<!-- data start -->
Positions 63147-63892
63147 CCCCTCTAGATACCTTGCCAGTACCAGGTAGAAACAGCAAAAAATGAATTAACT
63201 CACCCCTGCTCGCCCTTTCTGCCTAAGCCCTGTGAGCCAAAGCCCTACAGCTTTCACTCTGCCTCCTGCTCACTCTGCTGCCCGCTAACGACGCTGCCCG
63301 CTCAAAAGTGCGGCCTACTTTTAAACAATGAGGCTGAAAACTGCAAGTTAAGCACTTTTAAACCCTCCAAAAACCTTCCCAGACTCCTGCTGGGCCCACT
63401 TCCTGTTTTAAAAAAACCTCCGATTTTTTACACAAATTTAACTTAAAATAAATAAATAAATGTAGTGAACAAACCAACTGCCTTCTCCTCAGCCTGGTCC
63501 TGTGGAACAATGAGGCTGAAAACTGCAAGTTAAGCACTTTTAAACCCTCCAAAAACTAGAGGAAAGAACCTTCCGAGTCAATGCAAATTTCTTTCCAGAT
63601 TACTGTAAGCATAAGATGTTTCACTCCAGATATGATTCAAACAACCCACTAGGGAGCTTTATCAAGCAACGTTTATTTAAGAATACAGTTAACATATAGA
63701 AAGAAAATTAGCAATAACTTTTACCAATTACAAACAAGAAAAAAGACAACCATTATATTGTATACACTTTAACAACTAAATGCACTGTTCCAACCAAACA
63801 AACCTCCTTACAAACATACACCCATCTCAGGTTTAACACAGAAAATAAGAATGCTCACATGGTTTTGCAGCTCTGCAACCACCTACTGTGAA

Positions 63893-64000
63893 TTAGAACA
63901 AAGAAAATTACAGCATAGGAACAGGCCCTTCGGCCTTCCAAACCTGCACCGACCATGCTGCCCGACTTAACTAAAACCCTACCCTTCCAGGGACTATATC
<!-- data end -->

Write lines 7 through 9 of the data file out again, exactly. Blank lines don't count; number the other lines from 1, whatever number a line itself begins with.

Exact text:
63601 TACTGTAAGCATAAGATGTTTCACTCCAGATATGATTCAAACAACCCACTAGGGAGCTTTATCAAGCAACGTTTATTTAAGAATACAGTTAACATATAGA
63701 AAGAAAATTAGCAATAACTTTTACCAATTACAAACAAGAAAAAAGACAACCATTATATTGTATACACTTTAACAACTAAATGCACTGTTCCAACCAAACA
63801 AACCTCCTTACAAACATACACCCATCTCAGGTTTAACACAGAAAATAAGAATGCTCACATGGTTTTGCAGCTCTGCAACCACCTACTGTGAA